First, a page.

This story is over 5 years old.

A Controversial Proposal Could Legalize Assisted Suicide in France in 2015

French legislators have submitted a proposal endorsing the right to “deep and continuous sedation” until death for terminally patients.
Photo via Flickr/Graeme Churchard

French president François Hollande announced Friday that a parliamentary debate on the right to "deep and continuous sedation" for terminally ill patients will be held in January 2015.

The announcement came after French legislators submitted a proposal to the president on Friday, endorsing the right to relieve end-of-life suffering for patients with life-threatening conditions.

The proposal, submitted by socialist parliamentarian Alain Claeys and conservative parliamentarian Jean Léonetti, would make the end-of-life wishes of patients legally binding for doctors.


Despite widespread support for euthanasia in France and several high-profile cases involving doctors and patients in recent years, the proposed bill has reignited a polarizing debate on the legalization of assisted suicide.

Assisted suicide debate highlighted by starvation of UK grandmother. Read more here.

While active euthanasia is still illegal in France, a law passed in 2005 — the Leonetti law — limits "therapeutic obstinacy," or life-prolonging treatments for terminally ill patients, in favor of palliative care, a medical approach that aims to relieve physical and psychological suffering.

During his 2012 presidential campaign, Hollande pledged to legalize euthanasia, and "to introduce the possibility of benefiting from medical assistance to end one's life with dignity."

A report commissioned just months after Hollande's election — the Sicard report — recommended that doctors be allowed to dispense painkillers to patients, even if such treatments accelerate a patient's death.

In June 2014, a French court acquitted Dr. Nicolas Bonnemaison after he helped seven elderly and terminally ill patients end their lives. Bonnemaison, who had administered lethal doses of sedatives to his patients, faced life in prison. His attorneys applauded the court's decision, and said they hoped the ruling would encourage the government to look into new end-of-life legislation.

29-year-old Brittany Maynard's suicide was heroic. Read more here.


Claeys, the co-sponsor of the recent proposal, told VICE News that he closely followed the recent debate on medically assisted suicide in the US. The practice is now legal in Oregon, Vermont, and Washington, and is currently under debate in New Jersey. For Claeys, the recent recommendations are about giving French patients new rights.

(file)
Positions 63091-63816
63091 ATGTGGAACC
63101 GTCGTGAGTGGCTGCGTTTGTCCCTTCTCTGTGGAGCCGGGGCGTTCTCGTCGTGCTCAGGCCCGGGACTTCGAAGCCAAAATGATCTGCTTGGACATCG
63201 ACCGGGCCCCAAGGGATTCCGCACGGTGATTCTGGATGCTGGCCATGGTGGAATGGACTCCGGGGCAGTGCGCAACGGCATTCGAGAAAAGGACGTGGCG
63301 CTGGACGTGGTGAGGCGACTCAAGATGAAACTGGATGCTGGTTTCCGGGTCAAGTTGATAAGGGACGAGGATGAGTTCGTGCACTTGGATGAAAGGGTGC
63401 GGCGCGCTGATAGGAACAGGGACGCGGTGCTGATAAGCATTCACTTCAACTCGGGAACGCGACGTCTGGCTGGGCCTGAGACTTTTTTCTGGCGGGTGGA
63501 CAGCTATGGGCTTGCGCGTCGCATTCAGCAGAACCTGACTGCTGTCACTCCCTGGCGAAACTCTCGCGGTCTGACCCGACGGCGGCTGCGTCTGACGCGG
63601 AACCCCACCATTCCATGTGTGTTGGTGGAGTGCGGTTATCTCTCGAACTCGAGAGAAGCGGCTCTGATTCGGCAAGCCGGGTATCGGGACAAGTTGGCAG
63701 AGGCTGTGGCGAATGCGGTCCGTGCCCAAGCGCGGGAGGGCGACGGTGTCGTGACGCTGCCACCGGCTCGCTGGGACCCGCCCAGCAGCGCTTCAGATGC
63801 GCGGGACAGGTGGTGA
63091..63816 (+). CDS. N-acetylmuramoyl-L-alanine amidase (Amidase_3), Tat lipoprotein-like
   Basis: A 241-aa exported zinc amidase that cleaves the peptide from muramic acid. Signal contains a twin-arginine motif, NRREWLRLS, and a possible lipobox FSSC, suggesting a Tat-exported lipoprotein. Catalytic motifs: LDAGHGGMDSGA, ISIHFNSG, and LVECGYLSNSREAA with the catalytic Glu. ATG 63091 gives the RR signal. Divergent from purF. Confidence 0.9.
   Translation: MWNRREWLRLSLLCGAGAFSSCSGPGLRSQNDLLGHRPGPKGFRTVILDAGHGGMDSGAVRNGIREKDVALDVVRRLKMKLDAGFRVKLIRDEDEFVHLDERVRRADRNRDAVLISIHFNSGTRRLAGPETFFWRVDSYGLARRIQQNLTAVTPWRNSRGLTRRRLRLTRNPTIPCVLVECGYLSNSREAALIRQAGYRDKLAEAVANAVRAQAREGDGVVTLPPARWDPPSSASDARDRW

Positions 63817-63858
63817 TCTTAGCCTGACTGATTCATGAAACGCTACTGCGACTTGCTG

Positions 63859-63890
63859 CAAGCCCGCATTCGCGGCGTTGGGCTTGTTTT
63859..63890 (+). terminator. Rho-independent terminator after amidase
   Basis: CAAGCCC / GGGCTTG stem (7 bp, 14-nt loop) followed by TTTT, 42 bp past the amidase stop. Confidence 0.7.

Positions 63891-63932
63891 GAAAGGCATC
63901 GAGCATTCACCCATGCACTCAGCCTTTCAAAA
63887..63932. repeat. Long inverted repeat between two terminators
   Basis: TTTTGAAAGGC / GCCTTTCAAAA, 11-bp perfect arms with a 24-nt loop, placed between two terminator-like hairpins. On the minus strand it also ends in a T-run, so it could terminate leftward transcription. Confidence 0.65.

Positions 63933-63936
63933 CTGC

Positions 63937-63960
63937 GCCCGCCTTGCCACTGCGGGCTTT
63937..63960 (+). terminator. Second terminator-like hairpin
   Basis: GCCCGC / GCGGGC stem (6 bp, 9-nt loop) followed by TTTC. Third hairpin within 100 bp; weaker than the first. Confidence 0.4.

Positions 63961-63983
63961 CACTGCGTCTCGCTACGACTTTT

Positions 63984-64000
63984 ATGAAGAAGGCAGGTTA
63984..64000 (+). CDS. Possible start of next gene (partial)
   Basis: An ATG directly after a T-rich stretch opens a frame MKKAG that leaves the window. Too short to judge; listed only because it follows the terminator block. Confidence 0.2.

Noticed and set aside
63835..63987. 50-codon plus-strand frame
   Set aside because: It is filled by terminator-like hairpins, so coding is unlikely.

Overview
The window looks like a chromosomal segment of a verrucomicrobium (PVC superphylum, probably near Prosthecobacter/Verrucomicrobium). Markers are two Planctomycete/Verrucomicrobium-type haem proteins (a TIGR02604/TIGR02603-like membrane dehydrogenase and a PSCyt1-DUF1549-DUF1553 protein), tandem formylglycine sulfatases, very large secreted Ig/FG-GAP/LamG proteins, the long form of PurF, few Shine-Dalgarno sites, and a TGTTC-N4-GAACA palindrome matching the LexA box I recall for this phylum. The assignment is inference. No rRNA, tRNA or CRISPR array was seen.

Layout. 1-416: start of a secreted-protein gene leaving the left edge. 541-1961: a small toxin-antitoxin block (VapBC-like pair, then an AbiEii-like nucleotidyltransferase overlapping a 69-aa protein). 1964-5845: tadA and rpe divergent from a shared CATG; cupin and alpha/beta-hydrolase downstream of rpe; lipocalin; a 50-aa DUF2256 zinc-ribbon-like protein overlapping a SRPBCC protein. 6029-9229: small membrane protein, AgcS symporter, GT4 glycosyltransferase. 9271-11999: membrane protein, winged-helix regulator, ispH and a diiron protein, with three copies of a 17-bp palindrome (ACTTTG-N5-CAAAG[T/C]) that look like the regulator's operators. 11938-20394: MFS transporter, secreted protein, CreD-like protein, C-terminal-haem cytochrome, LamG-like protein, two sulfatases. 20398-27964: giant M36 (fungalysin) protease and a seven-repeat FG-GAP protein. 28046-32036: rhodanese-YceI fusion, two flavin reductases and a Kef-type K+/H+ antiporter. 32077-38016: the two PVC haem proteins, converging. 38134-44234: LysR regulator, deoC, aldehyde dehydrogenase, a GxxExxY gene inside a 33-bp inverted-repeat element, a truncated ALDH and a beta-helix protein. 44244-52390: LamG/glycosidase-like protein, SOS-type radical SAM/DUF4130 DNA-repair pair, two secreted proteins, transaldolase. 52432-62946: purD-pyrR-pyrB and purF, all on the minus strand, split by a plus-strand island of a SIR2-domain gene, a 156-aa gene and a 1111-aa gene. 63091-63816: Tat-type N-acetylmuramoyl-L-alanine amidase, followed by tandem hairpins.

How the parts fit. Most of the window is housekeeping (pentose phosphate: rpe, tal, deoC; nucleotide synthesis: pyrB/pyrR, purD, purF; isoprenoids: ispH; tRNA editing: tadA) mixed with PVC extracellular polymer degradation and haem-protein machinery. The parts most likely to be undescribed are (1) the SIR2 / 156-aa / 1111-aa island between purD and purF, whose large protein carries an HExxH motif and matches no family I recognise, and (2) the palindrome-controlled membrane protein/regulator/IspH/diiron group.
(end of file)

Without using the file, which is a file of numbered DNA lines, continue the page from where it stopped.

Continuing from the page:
"Our fellow citizens have two demands: for their wishes to be heard, and for a peaceful end to their lives," Claeys said. "Our proposal addresses these two demands."

He added that the country has moved past the binary "let live or make die" debate.

"All we want is for patients who wish to die peacefully to have the ability to do so, through deep sedation that is administered at the same time that life-prolonging treatments are stopped," Claeys said.

Critics say the new proposal does not enhance the 2005 Leonetti law. Christopher Michel, secretary general of the Association for the Right to a Dignified Death, supports euthanasia but called the sedation aspect of the proposed law a "hypocritical illusion."

"Sedation already exists, and while it can sometimes be a solution, it is not always the solution," Michel told VICE News.

French Twitter users coined the hashtag #RightToDieWithDignity while debating the proposal. Opponents say that, instead of legalizing euthanasia, the new bill will just allow patients to starve to death by ending artificial nutrition and hydration.


Mourir de faim & de soif dans le coma c'est la négation de notre humanité c'est de l'humiliation c'est indigne— Nexus (@NexusGauche)14 Décembre 2014

— ?-?ger@ud?-? (@d_geraud)12 Décembre 2014

The world should follow Belgium's lead in granting prisoners the right to die. Read more here.

Euthanisia is legal and strictly regulated in Belgium, Holland, and Luxembourg. In Belgium, euthanasia was also made legal for minors on February 13, 2014. Other countries — including Sweden, Norway, and Germany — authorize passive euthanasia, which means life-prolonging treatments can be interrupted for terminally ill patients. In the UK, Italy and Poland, euthanasia, whether active or passive, is illegal.

For Michel, the right over one's own body is a fundamental principle, both of human rights and of democracy. "Nobody is euthanized against their will," he said. "Religious groups should not impose their beliefs on others, particularly not in a secular state."

The VITA Alliance, a French organization that campaigns against euthanasia — and also against abortion and surrogacy — responded to a VICE News inquiry by sending a press release for their "Relieve Not Kill" campaign, which is endorsed by Philippe Pozzo di Borgo, a well-known quadriplegic French aristocrat. On December 10, the group organized an anti-euthanasia protest in Paris that drew a small crowd. The VITA Alliance describes the "deep and continued sedation until death," language in the proposal as "euthanasia in sheep's clothing."

In June 2014, the European Court of Human Rights (ECHR) suspended a decision by France's highest court, the Council of State, which had ruled in favor of ending life support for Vincent Lambert, who had been in a coma since 2008. Lambert's doctors and his wife wanted to cut off the patient's intravenous food and water supply, a move that was opposed by the patient's family.

Follow Virgile dall'Armellina on Twitter: @armellina

Photo via Flickr